Giant virus found in marine predatory plankton

Nov 02, 2010

Researchers have identified a marine giant virus that infects Cafeteria roenbergensis, a widespread planktonic predator that occupies a key position in marine food webs, according to a study.

So-called giant viruses have puzzled evolutionary biologists since the discovery of Acanthamoeba polyphaga mimivirus, which infects freshwater amoebae and has a genome of 1.2 million base pairs that is larger than the genomes of some cellular organisms.

Curtis A. Suttle and colleagues analyzed an unknown virus infecting C. roenbergensis that had been isolated in Texas coastal waters in the early 1990s.

According to the authors, the pathogen's contains approximately 730,000 base pairs, which would make it the largest known marine virus. The virus, named CroV, possesses numerous genes that are typically used by living cells to repair and to synthesize proteins and sugars.

CroV also has that encode some of the proteins that viruses need to replicate but must obtain from a host organism.

Because viruses cannot replicate independently, they are classified as "non-living," but giant viruses like CroV that possess functioning components of the replication machinery challenge this classification.

CroV, the authors report, may also represent a major group of largely unknown but ecologically important marine giant viruses.

Explore further: Researchers describe structure of the largest protein complex in the respiratory chain

More information: "A giant virus with a remarkable complement of genes infects marine zooplankton," by Matthias G. Fischer, Michael J. Allen, William H. Wilson, and Curtis A. Suttle, Proceedings of the National Academy of Sciences.

Source: Proceedings of the National Academy of Sciences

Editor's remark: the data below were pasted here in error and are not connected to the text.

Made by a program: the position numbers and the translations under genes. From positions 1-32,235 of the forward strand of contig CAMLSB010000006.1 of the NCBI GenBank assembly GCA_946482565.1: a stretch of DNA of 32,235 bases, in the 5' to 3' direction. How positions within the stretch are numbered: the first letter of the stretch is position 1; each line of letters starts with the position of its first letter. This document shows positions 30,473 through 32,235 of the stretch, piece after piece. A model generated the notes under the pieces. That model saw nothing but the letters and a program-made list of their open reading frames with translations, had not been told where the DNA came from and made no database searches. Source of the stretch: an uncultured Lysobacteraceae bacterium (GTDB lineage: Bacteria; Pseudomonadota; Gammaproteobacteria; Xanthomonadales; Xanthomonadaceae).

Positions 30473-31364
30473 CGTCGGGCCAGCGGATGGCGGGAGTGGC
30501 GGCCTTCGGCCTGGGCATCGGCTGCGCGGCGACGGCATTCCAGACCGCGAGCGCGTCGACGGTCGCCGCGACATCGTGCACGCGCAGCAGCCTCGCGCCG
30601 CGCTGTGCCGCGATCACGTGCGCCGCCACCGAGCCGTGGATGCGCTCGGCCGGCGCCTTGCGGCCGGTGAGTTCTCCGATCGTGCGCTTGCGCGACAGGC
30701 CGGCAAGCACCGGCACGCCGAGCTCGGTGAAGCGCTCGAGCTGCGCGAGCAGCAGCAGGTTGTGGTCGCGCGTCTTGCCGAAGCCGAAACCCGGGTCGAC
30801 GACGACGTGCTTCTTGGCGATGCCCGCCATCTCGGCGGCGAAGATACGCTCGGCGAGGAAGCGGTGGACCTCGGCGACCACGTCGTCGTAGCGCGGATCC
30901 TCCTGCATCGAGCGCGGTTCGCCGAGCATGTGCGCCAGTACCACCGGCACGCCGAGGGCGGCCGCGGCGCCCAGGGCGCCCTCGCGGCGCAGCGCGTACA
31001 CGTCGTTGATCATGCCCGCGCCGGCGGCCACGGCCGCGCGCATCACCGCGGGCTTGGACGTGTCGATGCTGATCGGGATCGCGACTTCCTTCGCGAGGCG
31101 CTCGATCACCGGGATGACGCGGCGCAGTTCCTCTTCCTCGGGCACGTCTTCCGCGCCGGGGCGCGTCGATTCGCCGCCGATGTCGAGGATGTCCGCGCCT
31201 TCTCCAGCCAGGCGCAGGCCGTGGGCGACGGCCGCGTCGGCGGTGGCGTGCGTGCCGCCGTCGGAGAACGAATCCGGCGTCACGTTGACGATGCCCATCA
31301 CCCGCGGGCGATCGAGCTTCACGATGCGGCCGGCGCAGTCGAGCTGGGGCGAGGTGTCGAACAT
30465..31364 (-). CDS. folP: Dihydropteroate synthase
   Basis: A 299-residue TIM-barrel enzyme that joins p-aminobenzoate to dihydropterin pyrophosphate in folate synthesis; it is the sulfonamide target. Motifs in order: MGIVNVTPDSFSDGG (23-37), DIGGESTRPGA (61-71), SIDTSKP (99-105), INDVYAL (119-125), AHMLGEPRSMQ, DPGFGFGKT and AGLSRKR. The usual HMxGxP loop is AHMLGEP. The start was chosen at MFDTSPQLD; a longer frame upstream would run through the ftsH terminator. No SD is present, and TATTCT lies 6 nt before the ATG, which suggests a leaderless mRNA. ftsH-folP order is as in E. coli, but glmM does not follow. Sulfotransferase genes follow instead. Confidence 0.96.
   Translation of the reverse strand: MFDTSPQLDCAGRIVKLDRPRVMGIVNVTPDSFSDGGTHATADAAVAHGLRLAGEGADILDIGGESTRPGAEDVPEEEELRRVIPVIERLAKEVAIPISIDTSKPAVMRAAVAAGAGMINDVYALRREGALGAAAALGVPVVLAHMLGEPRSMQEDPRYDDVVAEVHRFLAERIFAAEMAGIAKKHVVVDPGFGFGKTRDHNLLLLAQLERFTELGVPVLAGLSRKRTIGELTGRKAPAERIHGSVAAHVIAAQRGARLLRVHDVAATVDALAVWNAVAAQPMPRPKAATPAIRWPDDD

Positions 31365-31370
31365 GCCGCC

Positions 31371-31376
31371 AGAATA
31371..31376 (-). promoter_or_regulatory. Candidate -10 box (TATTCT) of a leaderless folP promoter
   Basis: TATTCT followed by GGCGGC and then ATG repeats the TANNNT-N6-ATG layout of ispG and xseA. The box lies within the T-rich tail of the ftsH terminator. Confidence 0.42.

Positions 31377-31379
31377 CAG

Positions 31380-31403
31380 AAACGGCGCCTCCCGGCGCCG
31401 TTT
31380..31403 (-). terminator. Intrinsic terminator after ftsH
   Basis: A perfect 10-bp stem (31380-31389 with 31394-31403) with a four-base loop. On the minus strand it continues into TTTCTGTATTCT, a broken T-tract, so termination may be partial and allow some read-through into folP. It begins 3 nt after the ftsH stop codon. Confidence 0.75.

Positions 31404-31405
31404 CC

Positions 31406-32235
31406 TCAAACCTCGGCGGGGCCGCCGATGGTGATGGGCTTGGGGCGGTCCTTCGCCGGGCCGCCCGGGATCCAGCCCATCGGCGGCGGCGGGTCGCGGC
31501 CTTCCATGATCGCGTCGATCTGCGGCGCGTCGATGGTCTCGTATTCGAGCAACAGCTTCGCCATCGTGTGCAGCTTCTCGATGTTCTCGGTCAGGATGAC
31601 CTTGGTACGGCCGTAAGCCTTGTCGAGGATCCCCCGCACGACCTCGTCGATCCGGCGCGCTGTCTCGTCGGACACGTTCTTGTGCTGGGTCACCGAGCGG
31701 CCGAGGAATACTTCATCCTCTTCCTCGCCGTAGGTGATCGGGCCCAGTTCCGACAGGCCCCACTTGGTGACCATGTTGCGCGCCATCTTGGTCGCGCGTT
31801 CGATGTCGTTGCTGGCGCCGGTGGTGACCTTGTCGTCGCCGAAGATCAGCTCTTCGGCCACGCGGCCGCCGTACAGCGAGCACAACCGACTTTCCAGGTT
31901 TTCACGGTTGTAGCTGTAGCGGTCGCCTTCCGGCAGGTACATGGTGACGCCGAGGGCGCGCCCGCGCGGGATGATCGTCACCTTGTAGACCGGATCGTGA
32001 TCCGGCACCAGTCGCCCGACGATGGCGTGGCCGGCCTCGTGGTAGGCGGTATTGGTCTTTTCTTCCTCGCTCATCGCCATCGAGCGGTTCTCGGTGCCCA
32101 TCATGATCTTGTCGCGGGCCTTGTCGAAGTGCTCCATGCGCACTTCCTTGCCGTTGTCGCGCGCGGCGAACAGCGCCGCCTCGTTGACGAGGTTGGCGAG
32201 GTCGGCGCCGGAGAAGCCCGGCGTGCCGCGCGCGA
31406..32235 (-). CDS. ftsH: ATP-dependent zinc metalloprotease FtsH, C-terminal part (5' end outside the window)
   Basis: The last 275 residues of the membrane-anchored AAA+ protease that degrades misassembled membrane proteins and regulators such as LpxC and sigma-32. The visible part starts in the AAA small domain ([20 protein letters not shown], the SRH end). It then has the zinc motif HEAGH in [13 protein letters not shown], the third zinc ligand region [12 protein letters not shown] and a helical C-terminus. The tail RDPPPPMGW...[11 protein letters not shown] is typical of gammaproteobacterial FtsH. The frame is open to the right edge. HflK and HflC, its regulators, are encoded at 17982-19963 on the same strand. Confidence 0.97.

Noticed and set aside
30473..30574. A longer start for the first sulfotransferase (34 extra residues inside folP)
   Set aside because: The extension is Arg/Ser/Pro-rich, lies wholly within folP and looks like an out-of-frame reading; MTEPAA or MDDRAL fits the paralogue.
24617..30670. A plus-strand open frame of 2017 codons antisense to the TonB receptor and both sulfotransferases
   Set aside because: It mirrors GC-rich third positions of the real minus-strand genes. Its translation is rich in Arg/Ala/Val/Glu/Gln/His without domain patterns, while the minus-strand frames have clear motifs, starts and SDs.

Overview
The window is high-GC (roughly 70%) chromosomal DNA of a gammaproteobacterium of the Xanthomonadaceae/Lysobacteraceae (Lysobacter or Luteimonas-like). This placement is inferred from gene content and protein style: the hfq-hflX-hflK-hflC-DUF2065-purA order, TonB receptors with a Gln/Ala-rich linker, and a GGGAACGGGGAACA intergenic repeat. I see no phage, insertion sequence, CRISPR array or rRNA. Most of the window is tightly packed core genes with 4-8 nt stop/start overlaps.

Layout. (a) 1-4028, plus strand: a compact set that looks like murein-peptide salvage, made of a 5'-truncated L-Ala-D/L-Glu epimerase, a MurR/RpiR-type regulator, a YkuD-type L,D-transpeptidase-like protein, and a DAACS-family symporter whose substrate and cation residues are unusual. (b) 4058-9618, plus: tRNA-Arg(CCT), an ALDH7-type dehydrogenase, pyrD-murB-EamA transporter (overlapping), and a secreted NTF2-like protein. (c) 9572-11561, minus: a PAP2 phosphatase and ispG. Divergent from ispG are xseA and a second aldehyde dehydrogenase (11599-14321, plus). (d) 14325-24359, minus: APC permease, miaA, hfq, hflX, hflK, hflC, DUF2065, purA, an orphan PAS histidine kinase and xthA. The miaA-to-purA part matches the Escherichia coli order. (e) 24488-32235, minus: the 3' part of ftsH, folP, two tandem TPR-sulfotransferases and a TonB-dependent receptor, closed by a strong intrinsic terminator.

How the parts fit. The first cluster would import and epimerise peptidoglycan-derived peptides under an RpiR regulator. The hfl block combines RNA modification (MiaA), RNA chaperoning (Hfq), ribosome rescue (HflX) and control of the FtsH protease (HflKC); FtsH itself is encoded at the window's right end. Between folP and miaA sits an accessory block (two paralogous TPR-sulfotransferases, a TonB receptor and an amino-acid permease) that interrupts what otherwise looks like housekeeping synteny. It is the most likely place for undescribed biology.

not rated yet
add to favorites email to friend print save as pdf

Related Stories

Penn researchers discover new mechanism for viral replication

Aug 16, 2007

Researchers at the University of Pennsylvania School of Medicine have identified a new strategy that Kaposi’s Sarcoma Associated Herpesvirus (KSHV) uses to dupe infected cells into replicating its viral genome. This allows ...

Viruses evolve to play by host rules

Mar 03, 2008

Biologists at the University of Pennsylvania and Harvard University have examined the complete genomes of viruses that infect the bacteria E. coli, P. aeruginosa and L. lactis and have found that many of these viral genomes ...

Recommended for you

Researchers identify new mechanism to aid cells under stress

Jan 26, 2015

A team of biologists from NYU and Harvard has identified new details in a cellular mechanism that serves as a defense against stress. The findings potentially offer insights into tumor progression and neurodegenerative diseases, ...

Researchers image and measure tubulin transport in cilia

Jan 26, 2015

Defective cilia can lead to a host of diseases and conditions in the human body—from rare, inherited bone malformations to blindness, male infertility, kidney disease and obesity. Scientists knew that somehow ...

Researchers find unusually elastic protein

Jan 26, 2015

Scientists at Heidelberg University have discovered an unusually elastic protein in one of the most ancient groups of animals, the over 600-million-year-old cnidarians. The protein is a part of the "weapons system" that the ...

User comments : 0

Please sign in to add a comment. Registration is free, and takes less than a minute. Read more

Click here to reset your password.
Sign in to get notified via email when new comments are made.